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Brazil faces protests as impeachment vote looms

Brazil Protest

Brazil Protest

Brazil faces noisy protests and rowdy debates in congress Saturday as this year’s Olympic host country heads for a vote on whether to drive President Dilma Rousseff from office.

The Sunday vote could topple the 68-year-old leftist leader, in a political crisis threatening to destabilize Latin America’s biggest economy as it struggles through a recession.

Rousseff’s supporters and opponents planned rival rallies over the weekend as lawmakers debate a motion to send her to an impeachment trial in the Senate.

The president’s supporters have been gathering for days in a stadium in the capital Brasilia, where she was expected to visit them on Saturday.

Police tightly guarded the area around Congress, which was surrounded with metal barriers.

Pro- and anti-Rousseff rallies are also planned in other cities on Sunday, including the economic capital Sao Paulo and Rio de Janeiro, where the Summer Olympics will be held in August.

Lower house lawmakers were due to make further speeches on Saturday and Sunday before voting late Sunday on whether to call for an impeachment trial.

Rousseff is accused of illegally manipulating government accounts.

In a rowdy opening session on Friday, the government’s top lawyer Jose Eduardo Cardozo drew noisy complaints when he repeated Rousseff’s claim that the impeachment drive was a “coup.”

“This is a historic process, there’s no doubt,” said House Speaker Eduardo Cunha, one of the leaders of the push to remove Rousseff.

Cunha also faces corruption charges.

Fending off a ‘coup’

Late Thursday, the Supreme Court rejected Rousseff’s last-minute bid to have the impeachment proceedings suspended for alleged irregularities.

The pro-impeachment camp appear to have the two-thirds majority of votes needed to pass the impeachment motion up to the Senate, according to a tally by Brazilian newspapers.

If that happens, Rousseff will be sent to trial in the Senate in a process expected to last months.

Rousseff vowed on Thursday: “The government will fight until the last minute … to foil this coup attempt.”

She also promised to negotiate with opponents if she is allowed to stay in office.

But the collapse of her coalition has been relentless, starting with the defection of vice president Michel Temer’s PMDB party.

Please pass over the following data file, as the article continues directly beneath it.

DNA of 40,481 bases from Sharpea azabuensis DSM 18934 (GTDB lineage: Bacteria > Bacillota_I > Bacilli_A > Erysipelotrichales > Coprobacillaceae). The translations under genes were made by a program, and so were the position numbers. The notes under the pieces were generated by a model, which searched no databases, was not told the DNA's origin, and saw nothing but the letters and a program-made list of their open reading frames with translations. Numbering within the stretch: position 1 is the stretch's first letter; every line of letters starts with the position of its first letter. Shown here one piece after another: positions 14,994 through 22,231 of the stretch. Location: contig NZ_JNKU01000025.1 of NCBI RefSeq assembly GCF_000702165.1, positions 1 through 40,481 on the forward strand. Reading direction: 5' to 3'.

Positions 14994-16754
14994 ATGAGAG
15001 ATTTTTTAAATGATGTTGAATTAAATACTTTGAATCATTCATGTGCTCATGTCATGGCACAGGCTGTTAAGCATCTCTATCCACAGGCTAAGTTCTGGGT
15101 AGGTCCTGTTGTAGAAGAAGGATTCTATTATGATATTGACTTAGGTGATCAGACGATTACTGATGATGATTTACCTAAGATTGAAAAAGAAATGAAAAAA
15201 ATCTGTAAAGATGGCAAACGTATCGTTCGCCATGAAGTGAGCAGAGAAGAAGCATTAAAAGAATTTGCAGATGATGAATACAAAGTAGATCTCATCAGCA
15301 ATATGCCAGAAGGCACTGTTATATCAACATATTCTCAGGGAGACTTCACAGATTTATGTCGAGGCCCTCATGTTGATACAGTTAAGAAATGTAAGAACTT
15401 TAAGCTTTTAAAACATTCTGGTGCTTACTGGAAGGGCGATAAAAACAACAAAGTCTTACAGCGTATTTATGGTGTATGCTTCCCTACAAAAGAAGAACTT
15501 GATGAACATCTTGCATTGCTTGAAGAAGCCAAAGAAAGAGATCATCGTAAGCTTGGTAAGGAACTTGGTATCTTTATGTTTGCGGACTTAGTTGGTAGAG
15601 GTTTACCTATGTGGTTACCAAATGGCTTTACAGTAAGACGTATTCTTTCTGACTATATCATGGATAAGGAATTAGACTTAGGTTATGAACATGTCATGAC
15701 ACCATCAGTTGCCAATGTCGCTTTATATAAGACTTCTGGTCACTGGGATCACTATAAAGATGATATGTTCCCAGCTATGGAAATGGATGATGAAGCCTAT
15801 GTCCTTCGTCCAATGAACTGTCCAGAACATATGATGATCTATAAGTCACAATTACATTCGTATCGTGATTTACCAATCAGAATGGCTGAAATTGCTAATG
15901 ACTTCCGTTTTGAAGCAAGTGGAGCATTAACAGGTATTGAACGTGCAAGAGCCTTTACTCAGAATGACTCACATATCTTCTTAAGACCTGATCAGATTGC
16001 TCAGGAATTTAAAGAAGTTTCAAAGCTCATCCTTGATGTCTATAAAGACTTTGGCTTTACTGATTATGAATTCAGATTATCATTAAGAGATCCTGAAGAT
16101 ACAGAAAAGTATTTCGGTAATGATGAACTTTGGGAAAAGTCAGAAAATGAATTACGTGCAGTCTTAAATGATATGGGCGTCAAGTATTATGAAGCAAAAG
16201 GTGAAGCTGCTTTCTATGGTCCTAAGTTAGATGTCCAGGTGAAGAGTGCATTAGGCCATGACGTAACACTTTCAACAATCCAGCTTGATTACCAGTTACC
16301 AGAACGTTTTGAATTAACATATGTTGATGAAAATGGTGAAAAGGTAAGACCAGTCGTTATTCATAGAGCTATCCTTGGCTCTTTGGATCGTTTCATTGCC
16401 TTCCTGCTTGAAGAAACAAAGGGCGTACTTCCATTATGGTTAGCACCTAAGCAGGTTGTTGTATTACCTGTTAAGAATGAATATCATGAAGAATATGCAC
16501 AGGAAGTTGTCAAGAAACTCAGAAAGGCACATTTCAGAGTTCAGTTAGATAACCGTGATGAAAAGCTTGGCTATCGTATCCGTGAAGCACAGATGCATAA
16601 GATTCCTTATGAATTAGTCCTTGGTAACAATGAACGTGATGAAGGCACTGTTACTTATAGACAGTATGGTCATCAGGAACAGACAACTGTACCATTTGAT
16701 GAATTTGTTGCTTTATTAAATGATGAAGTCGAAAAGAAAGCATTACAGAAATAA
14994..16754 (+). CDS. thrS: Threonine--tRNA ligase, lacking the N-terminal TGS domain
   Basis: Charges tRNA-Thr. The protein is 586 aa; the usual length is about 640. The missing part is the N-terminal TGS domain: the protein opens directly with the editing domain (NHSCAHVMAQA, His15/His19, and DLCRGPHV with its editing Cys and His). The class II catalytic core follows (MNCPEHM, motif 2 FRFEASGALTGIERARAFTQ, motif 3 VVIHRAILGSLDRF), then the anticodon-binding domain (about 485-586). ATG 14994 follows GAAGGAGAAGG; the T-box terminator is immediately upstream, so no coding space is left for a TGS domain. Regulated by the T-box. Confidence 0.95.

“We have come to a decisive phase in this process and the best thing for the country is to have a result on Sunday, whatever it might be,” said Leonardo Piciani, PMDB congressional leader.

“We have to turn the page and not waste more time in political battles and disputes,” he told AFP.

Lobbying against impeachment

Temer will become interim president if the trial starts in the Senate, and Rousseff would have to step down for six months during the proceedings.

If the Senate then voted by a two-thirds majority to impeach her, she would be ousted and Temer would remain president for the rest of the current term to 2018.

Opposition lawmaker Paulinho da Forca told reporters Friday she had already been discussing “the future government” with “president” Temer.

Meanwhile, Rousseff’s top ally and predecessor as president, Luiz Inacio Lula da Silva, rallied support for her in a video message.

“We are going to defeat impeachment and end this crisis once and for all,” he said.

Lula faces corruption allegations linked to a graft scandal at state oil company Petrobras.

Cardozo said the government was considering further legal appeals.

OAS support for Rousseff

Rousseff got support Friday from the visiting head of the Organization of American States, Luis Almagro.

The OAS “has made a detailed analysis of the impeachment process against Dilma, and has concluded that it does not fit within the rules that govern this process,” Almagro said in a lengthy statement.

“There is no criminal accusation against the president; rather she has been accused of the poor administration of public resources in 2014. This is an accusation that is political in character, and that does not merit an impeachment process.”

The Uruguayan diplomat said that there was concern over the fate of the most populous democracy in Latin America.

“Brazil has always been an example of democracy in the Hemisphere, and we all need for it to continue to be so,” he said told reporters after meeting with Rousseff.



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